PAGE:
Servlet Configuration Properties

This document describes how to configure servlets. The conventions used are the same as those defined in Sections 10 & 13 of the Servlet 2.2 Specification ("Mapping Requests to Servlets" & "Deployment Descriptor").

The server looks for a configuration file specified by the servlet.propsFile property. (In the Servlet Properties section of the server configuration file.) Note that a smaller file takes less time to load, so if there are few unnecessary lines in the file, then the server will start faster. For example, references to unused servlets can be safely removed.

It should be stated first that there is only one servlet context, and that all the servlets defined here are within this scope. This means two things. First, that each servlet shares the same context initialization parameters and attributes, and second, that each servlet is known to all others via a named request dispatcher.

There are five subsections:

Specifying a Mapping

Specifying a mapping is as simple as declaring:

<servlet name>.mapping=<path>

where <path> is the URL path used to access the servlet and <servlet name> is an internal pointer to the servlet object. The name can be anything you like, and does not have to match the servlet's classname. Note that servlets can be accessed by their name from a "named request dispatcher".

All the rules for finding a particular servlet based on the requested URI follow those outlined in Section 10 "Mapping Requests to Servlets" in the specification. Additionally, there is a default servlet provided for those paths that do not map to any servlet.

All servlets must have a mapping, even if it is blank. Those that don't are ignored by the servlet container. Blank mappings make the servlet only accessible to a RequestDispatcher, from inside another servlet.

For example, say you want to access MyUsefulServlet via "http://snap_address/servlet/useful". The proper mapping would be:



Servlet Code

Specify the classname for a servlet with this line:

<servlet name>.class=<classname>

where <classname> is the full classname of a class that implements the javax.servlet.Servlet interface. (Note that by subclassing javax.servlet.http.HttpServlet, you are still meeting this condition.)

It is possible for more than one servlet to share the same class. If the same class is being used by more than one servlet, then a new instance will be created for each.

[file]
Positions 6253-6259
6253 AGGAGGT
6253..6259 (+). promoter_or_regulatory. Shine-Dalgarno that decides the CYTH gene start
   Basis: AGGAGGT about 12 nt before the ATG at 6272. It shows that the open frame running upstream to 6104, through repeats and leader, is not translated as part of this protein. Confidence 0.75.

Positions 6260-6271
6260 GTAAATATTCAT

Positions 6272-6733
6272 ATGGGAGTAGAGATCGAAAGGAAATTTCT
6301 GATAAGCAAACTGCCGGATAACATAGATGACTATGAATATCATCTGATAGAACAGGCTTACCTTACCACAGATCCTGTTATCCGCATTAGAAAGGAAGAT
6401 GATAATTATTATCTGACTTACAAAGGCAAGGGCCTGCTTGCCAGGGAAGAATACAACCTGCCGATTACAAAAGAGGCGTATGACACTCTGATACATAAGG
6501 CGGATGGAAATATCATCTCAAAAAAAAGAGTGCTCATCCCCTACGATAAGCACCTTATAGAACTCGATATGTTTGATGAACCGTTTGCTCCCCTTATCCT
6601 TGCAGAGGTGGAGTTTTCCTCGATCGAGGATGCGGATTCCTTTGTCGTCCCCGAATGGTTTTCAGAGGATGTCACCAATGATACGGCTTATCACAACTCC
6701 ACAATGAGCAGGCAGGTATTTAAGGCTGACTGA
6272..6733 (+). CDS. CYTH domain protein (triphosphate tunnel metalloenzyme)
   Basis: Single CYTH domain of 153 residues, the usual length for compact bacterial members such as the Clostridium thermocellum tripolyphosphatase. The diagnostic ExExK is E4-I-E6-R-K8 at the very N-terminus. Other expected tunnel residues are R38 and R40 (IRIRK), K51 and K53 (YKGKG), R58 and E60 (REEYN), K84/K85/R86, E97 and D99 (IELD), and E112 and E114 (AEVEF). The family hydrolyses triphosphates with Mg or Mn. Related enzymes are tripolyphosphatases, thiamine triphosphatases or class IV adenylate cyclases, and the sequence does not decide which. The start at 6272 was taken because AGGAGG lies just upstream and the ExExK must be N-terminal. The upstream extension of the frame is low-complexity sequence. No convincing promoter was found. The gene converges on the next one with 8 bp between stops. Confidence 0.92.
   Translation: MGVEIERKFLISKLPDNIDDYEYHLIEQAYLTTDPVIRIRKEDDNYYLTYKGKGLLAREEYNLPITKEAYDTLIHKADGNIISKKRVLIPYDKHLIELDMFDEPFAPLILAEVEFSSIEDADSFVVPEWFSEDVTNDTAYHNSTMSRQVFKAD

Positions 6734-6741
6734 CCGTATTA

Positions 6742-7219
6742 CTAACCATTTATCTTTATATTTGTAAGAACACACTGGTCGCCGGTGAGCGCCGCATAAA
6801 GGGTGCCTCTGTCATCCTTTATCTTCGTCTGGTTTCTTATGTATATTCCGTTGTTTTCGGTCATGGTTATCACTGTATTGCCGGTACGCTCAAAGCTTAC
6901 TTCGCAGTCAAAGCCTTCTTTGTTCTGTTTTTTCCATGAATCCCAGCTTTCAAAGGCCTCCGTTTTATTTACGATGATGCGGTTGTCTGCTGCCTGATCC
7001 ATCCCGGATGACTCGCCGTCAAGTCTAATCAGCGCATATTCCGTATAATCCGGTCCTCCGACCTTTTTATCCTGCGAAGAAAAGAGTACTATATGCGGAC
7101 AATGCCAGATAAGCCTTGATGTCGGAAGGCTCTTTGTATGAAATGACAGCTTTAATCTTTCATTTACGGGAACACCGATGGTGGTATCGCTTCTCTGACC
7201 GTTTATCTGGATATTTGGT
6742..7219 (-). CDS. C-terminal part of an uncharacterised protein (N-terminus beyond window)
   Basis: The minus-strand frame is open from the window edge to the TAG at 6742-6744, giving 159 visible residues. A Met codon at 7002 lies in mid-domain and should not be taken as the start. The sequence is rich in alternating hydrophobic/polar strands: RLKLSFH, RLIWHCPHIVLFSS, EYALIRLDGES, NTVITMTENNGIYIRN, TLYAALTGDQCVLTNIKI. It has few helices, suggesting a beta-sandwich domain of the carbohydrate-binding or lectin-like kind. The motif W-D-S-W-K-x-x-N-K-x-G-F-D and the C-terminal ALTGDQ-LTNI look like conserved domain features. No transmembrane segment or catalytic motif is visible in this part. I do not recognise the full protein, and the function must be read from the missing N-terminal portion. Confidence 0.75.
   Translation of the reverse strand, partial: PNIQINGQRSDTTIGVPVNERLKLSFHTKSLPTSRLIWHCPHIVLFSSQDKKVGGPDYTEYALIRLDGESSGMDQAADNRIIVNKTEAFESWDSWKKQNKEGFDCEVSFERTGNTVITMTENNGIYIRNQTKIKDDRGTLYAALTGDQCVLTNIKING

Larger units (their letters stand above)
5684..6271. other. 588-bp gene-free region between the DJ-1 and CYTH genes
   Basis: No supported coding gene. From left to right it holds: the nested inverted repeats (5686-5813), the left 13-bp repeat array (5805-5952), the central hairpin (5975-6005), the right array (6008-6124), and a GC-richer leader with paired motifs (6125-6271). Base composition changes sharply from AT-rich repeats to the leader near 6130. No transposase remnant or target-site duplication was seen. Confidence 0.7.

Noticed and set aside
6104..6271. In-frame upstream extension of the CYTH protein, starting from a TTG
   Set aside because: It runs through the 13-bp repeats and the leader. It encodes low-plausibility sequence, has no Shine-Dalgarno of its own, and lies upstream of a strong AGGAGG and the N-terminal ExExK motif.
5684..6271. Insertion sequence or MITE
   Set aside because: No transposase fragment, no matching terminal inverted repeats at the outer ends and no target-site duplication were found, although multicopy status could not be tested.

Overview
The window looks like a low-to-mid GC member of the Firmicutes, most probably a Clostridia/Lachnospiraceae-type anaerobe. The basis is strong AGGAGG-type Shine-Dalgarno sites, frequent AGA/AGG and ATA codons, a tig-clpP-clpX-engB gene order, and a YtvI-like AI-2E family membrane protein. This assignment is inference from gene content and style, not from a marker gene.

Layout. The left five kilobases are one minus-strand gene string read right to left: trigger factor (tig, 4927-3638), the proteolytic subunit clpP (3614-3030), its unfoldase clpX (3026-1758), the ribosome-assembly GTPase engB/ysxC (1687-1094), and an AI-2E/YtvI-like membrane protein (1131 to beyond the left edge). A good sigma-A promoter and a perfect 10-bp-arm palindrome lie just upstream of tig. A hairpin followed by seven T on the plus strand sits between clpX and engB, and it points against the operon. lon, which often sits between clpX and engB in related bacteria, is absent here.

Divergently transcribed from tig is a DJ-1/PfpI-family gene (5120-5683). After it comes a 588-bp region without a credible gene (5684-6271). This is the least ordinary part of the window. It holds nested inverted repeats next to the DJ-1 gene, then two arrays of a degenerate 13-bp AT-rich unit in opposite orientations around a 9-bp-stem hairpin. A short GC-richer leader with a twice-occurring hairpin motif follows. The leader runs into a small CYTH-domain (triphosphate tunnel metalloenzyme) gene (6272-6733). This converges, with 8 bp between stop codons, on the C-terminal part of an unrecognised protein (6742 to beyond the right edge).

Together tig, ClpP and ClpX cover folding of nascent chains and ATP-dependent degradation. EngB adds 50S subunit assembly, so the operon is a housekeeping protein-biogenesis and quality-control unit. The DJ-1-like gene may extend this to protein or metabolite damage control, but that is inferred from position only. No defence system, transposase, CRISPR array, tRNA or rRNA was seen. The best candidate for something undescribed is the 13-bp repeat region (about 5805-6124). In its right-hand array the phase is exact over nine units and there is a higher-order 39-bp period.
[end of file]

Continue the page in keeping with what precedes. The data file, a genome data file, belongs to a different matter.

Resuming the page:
For example, the class for MyUsefulServlet may be:



There is a second way to specify that a servlet uses the same class as another. Using the .aliasFor tag specifies that the servlet share the same instance of the class used by the aliased servlet.

If this tag is used for a servlet, then the .class and .loadOnStartup tags are ignored.

The syntax for this property is:

<servlet name>.aliasFor=<aliased servlet name>

where <aliased servlet name> is the servlet whose class instance is shared by <servlet name>.


Initialization Parameters

Use the .initParams tag to specify any initialization parameters for the servlet. Each parameter is of the form <name>=<value>, and separated by commas:

<servlet name>.initParams=<name1>=<value1>,<name2>=<value2>,...

For example:


These parameters are accessed in the usual manner from a servlet's ServletConfig object. Please consult the servlet documentation for more details.


Servlet Creation

Servlets are normally loaded and initialized when they are first used. To load and initialize a servlet when the server starts, however, simply specify a value of true for the .loadOnStartup tag:

<servlet name>.loadOnStartup=true

Loading a servlet on server startup is useful when certain tasks need to be executed at this time. For example, perhaps a PPP connection over a modem needs to be established to connect the SNAP to the network. Or, perhaps a servlet takes a while to initialize; it may be best to load it when the server starts to avoid any delays when accessing it for the first time.


Configuring the Default Servlet

The "default servlet" is the servlet that gets called when no other servlet can be found that matches the requested resource. For example, if no servlet mapping has been specified for /my/requested/resource, then a request for this is passed to the default servlet.

The default servlet that is included in Tynamo™ has two configuration options that allow directory listings to be viewed. In order to set these, the servlet must be included in the servlet properties file like this:


A few notes of explanation are worthwhile:

  • The name of the servlet is "default" in the above configuration, but can be anything you like. The servlet container knows this is the default servlet because of a mapping value of '/', not because of the name.
  • The directory browsing option is configured with the "canBrowseDirs" init. parameter.
  • The file system browsing option is configured with the "canBrowseFS" init. parameter. If set to "true", then the servlet will allow a browser to view the contents of the file system outside of the server root directory.
  • The "loadOnStartup" option is not required, and will default to a value of false. It is often the case that a web server will be used at least once for loading a file (eg. HTML), so loading this servlet on startup will speed up the first access.
  • It is possible to use another class for the default servlet, but it may not recognize the same configuration options.


If this is set to true then the servlet will allow a browser to view the directory contents of those directories that do not contain a welcome file (usually index.html).

The default is false.


If this is set to true then the servlet will allow a browser to view the contents of the filesystem outside of the server root directory.

For example, requests that include "..", and that go outside of this area, are possible.

The default is false.